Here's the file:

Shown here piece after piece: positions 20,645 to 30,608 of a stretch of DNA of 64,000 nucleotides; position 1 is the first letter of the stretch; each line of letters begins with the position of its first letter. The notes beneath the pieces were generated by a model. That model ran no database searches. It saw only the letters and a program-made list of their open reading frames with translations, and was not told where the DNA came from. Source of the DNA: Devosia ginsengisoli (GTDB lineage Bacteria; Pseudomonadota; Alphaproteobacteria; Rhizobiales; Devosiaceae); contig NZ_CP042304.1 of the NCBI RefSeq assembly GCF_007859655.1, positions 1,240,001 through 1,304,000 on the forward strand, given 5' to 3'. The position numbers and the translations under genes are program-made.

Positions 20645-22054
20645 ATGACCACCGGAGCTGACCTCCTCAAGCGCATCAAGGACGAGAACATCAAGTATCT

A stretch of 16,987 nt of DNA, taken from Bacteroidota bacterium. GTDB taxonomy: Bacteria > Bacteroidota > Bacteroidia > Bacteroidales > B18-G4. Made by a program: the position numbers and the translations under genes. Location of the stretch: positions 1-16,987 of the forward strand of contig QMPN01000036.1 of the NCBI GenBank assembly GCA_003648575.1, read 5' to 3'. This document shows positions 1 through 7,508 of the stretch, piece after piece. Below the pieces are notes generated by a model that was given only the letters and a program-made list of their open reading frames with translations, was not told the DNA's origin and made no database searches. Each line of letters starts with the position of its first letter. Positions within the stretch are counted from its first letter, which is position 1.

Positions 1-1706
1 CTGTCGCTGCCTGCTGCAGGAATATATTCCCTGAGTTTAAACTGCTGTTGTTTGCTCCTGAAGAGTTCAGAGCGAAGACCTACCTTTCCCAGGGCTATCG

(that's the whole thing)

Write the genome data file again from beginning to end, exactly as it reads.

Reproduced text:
Shown here piece after piece: positions 20,645 to 30,608 of a stretch of DNA of 64,000 nucleotides; position 1 is the first letter of the stretch; each line of letters begins with the position of its first letter. The notes beneath the pieces were generated by a model. That model ran no database searches. It saw only the letters and a program-made list of their open reading frames with translations, and was not told where the DNA came from. Source of the DNA: Devosia ginsengisoli (GTDB lineage Bacteria; Pseudomonadota; Alphaproteobacteria; Rhizobiales; Devosiaceae); contig NZ_CP042304.1 of the NCBI RefSeq assembly GCF_007859655.1, positions 1,240,001 through 1,304,000 on the forward strand, given 5' to 3'. The position numbers and the translations under genes are program-made.

Positions 20645-22054
20645 ATGACCACCGGAGCTGACCTCCTCAAGCGCATCAAGGACGAGAACATCAAGTATCT

A stretch of 16,987 nt of DNA, taken from Bacteroidota bacterium. GTDB taxonomy: Bacteria > Bacteroidota > Bacteroidia > Bacteroidales > B18-G4. Made by a program: the position numbers and the translations under genes. Location of the stretch: positions 1-16,987 of the forward strand of contig QMPN01000036.1 of the NCBI GenBank assembly GCA_003648575.1, read 5' to 3'. This document shows positions 1 through 7,508 of the stretch, piece after piece. Below the pieces are notes generated by a model that was given only the letters and a program-made list of their open reading frames with translations, was not told the DNA's origin and made no database searches. Each line of letters starts with the position of its first letter. Positions within the stretch are counted from its first letter, which is position 1.

Positions 1-1706
1 CTGTCGCTGCCTGCTGCAGGAATATATTCCCTGAGTTTAAACTGCTGTTGTTTGCTCCTGAAGAGTTCAGAGCGAAGACCTACCTTTCCCAGGGCTATCG